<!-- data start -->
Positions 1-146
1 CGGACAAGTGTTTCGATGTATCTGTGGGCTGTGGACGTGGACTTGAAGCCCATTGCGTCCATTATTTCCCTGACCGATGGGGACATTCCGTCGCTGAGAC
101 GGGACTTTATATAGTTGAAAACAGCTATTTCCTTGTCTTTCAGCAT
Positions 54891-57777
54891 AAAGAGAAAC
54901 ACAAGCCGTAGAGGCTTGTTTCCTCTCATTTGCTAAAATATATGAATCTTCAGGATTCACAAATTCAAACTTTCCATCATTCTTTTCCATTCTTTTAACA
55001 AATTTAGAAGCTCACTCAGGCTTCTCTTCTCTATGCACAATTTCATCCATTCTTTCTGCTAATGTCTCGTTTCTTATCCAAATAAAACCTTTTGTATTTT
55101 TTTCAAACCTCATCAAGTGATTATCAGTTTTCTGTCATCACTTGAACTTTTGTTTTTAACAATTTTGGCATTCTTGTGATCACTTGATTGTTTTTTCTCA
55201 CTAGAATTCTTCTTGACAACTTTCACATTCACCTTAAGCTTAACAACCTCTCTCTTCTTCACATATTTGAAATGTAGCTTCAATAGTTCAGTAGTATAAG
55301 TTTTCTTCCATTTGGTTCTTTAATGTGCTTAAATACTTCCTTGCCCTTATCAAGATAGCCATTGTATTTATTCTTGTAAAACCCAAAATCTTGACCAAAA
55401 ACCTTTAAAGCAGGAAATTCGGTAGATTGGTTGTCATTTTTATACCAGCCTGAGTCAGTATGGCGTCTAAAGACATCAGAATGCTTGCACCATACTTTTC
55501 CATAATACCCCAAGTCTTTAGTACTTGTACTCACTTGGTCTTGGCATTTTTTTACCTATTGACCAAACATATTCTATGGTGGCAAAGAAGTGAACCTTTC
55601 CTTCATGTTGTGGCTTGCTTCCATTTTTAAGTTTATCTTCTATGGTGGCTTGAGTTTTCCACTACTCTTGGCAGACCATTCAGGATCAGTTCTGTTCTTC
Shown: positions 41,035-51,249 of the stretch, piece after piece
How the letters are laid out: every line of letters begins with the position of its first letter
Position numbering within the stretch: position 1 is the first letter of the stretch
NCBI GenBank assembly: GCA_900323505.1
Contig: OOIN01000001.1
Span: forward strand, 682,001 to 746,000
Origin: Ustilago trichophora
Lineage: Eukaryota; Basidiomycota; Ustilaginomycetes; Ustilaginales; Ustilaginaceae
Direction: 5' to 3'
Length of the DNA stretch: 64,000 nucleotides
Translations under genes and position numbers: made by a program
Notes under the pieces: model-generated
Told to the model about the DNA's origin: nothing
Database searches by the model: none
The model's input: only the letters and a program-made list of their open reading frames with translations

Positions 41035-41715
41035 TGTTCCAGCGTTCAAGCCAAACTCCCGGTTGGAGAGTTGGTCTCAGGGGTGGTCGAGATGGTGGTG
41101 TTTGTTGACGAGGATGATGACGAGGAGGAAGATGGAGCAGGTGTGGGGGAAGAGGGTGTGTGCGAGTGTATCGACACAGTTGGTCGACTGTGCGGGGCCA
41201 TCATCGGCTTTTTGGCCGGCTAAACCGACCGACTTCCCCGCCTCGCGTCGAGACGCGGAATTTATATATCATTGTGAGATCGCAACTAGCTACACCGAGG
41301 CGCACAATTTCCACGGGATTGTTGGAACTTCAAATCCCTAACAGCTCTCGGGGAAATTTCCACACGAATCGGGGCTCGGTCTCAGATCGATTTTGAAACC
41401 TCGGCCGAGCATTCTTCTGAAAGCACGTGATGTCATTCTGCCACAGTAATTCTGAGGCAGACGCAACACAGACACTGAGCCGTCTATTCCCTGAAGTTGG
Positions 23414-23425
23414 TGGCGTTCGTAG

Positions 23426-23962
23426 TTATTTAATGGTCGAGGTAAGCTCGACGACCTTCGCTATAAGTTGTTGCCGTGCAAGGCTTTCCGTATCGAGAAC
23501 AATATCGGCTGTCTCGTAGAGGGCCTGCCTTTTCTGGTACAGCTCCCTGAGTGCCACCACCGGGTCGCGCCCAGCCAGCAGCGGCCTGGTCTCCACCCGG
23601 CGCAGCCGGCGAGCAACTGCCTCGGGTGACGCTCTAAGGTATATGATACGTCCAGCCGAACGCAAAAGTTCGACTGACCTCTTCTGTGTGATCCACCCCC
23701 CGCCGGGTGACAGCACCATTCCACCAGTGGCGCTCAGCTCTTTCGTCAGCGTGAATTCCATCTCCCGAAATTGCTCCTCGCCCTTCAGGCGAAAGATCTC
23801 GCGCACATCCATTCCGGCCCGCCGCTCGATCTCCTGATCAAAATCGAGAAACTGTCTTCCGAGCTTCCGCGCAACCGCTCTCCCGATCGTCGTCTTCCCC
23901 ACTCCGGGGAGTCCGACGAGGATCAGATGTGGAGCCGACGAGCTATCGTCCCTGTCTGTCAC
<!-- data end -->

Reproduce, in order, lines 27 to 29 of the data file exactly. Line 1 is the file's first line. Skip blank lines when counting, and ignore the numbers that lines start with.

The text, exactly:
Database searches by the model: none
The model's input: only the letters and a program-made list of their open reading frames with translations

Positions 41035-41715